You and your partner probably have a lot in common. Or if you’re not partnered, you likely seek common traits in a prospective mate. Whether it’s a love of baseball, camping, or rock concerts, these commonalities help keep you close as a couple.
So, what happens if your sex drives don’t sync?
Having mismatched sex drives is a frequent problem for couples, especially as their relationship matures. One partner might want sex all the time. The other might not be as interested. Does that mean there is a problem with the relationship?
Not necessarily. Some people are just wired to have higher sex drives than others. And that’s okay – until a mismatch happens. Partners who want more sex may take their partner’s rejection personally and feel frustrated and angry. Partners who don’t want sex may feel guilty about disappointing their partner or annoyed and pressured if they are constantly approached about sex.
If you find yourself in this situation, first consider whether one partner’s libido has changed over time.
Sometimes, a medical issue causes sex drive to drop:
- Hormones. Sexual desire is driven largely by hormones, and hormone production – for both men and women – changes over time. As men get older, their bodies start making less testosterone, and some find themselves less interested in sex. A woman’s libido may also decline during and after menopause, when her estrogen levels drop.
- Medications. Some medications, like antidepressants, have sexual side effects that can include a dip in sex drive.
- Hypoactive sexual desire disorder (HSDD).Women with HSDD develop a lack of sexual interest, along with distress, that can’t be easily explained by other factors.
A doctor’s visit and treatment could be all that’s needed to bring one’s sex drive back into the usual range.
When people are hurt or angry with each other, they can feel less inclined to have sex. Working out the conflict with a trained counselor or therapist can help couples better communicate with each other and decide on their goals, including sexual goals.
You can learn more about the causes of low sex drive here. You’ll also find lots of helpful links.
Sometimes, mismatched libidos have nothing to do with hormones or relationships. Some people are just more sexual than others.
Understanding this is the key to compromising. With that clear, couples can talk together about meeting each other in the middle. Some strategies might include:
- Asking questions. Many couples sweep sexual incompatibility under the rug. But chances are, if you’re sensing a mismatch in sex drive, your partner is too. Have an open discussion about the situation at a time when you’re not feeling angry or frustrated. Ask each other what you want and need. Then try framing a plan.
- Understanding exactly what your partner’s needs are. It can be easy to say that one partner needs more sex than the other. But it might also be that the less sexual partner needs more non-sexual intimacy to feel sexually inclined. Try working on your friendship and romance. Think of activities that can bring you together and nurture your relationship. You might play games together, cook a great meal, take walks after dinner. This time can reinforce your emotional bond and, eventually, your sexual relationship. You can nurture this bond even when you’re not together. If you’re thinking of your partner during the work day, send a romantic email or text. Or pick up his or her favorite dessert on the way home.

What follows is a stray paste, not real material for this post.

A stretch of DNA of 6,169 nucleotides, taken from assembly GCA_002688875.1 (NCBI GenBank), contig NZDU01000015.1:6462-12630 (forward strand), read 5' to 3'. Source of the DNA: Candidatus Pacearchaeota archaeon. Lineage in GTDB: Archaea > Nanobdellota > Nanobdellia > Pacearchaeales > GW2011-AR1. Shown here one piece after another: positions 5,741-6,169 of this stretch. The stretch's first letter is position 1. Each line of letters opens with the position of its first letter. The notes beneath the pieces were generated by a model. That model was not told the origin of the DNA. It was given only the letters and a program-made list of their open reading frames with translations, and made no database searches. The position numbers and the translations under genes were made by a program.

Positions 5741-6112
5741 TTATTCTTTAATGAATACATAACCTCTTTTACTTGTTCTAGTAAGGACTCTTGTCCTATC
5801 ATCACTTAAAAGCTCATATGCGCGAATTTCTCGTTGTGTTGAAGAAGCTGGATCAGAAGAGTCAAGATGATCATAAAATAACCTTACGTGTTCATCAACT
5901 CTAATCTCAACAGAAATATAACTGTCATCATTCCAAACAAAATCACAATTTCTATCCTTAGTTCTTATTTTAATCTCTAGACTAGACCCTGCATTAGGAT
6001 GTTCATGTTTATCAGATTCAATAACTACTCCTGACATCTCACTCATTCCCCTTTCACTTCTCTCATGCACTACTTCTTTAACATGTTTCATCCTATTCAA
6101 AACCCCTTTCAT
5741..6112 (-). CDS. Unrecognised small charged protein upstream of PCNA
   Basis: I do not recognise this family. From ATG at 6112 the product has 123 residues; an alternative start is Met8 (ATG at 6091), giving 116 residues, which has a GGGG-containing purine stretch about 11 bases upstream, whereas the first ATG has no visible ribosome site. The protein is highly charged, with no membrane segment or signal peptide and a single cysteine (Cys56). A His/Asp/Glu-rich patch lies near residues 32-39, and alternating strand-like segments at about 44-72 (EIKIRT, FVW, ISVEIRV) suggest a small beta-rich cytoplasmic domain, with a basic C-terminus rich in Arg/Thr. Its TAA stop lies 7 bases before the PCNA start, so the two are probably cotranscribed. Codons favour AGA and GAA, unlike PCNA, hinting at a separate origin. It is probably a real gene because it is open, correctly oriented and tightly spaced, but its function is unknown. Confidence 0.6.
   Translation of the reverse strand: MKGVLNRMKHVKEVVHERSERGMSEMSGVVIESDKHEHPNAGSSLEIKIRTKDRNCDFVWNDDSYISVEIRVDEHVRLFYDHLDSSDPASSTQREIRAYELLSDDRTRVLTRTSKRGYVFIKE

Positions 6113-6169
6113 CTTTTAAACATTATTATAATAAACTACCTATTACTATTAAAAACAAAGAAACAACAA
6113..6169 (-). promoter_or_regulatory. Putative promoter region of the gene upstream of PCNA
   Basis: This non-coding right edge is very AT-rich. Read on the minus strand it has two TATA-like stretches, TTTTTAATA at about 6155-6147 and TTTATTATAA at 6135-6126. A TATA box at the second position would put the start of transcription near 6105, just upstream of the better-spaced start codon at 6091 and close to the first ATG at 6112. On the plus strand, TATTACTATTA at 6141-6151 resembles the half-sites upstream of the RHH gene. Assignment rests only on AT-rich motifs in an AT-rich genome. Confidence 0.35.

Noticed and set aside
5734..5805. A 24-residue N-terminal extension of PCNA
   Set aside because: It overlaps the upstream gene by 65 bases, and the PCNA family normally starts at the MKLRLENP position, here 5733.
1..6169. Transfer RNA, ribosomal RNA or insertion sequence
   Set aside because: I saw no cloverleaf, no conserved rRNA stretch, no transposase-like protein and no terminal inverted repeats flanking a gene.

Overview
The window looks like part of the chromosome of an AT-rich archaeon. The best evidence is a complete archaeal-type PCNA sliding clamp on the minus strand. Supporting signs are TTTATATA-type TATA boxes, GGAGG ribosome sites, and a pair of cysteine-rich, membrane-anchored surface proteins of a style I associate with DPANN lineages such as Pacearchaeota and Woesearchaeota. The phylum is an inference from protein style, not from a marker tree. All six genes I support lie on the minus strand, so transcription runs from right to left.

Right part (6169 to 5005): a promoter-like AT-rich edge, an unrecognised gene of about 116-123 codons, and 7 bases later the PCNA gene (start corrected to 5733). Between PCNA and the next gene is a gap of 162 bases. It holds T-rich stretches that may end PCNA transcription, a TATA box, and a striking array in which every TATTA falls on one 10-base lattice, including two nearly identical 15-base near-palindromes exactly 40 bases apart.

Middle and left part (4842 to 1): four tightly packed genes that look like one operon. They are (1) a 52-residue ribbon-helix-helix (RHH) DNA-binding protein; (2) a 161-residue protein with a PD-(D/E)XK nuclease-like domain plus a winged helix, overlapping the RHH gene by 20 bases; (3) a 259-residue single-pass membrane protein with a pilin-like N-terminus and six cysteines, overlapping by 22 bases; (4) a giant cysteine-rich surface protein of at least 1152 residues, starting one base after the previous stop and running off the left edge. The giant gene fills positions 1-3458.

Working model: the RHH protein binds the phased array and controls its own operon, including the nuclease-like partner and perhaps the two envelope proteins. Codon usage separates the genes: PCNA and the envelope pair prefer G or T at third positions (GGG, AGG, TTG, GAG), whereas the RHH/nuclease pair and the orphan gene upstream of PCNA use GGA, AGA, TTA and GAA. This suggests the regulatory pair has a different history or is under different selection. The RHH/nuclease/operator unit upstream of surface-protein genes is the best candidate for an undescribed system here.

- Expanding your sexual definitions and repertoire. Touching, massage, and cuddling while watching TV are other ways to be intimate, which may satisfy the more sexual partner. Some people masturbate, either alone or with their partner watching, kissing, or massaging them. In this way, both partners can still be involved in an intimate act.
- Considering an open relationship. While this idea is not palatable to everyone, some couples decide to expand their relationship to include others while still remaining committed to each other. Such sexual encounters might meet the sexual needs of one partner and provide relief for the other. However, such relationships take negotiation and trust. Couples may decide to set up rules, like prohibiting outside trysts in the marital bed or not repeating a tryst with the same person. Following safe sex practices is essential as well.
- Staying honest. In some cases, partners feel that ending or straying from the relationship (as opposed to negotiating an open one) is the only solution to sexual incompatibility. They should be honest about their feelings and give their partner a chance to respond and make changes, if possible.
Remember that communication and respect are key aspects of compromise. Staying open with your partner and working out a plan together can keep your relationship strong, even if your sex drives are different.
“The single most common problem couples have in bed, according to a relationship therapist”
(December 28, 2017)
“When you and your partner have mismatched libidos”
(March 9, 2018)
“What to Do If Your Sex Drive Is Higher Than His”
(March 22, 2018)
Medical News Today
Nall, Rachel, RN, BSN, CCRN
“How does menopause affect sex drive?”
(December 10, 2017)
Meyers, Seth, Psy.D.
“How Couples Can Cope with Different Libidos, Sexual Desire”
(March 21, 2013)
Weiner-Davis, Michele, MSW
“9 Vital Tips for the Partner With a Higher Sex Drive”
(January 27, 2010)
“What’s Causing Your Low Sex Drive?”
(June 6, 2017)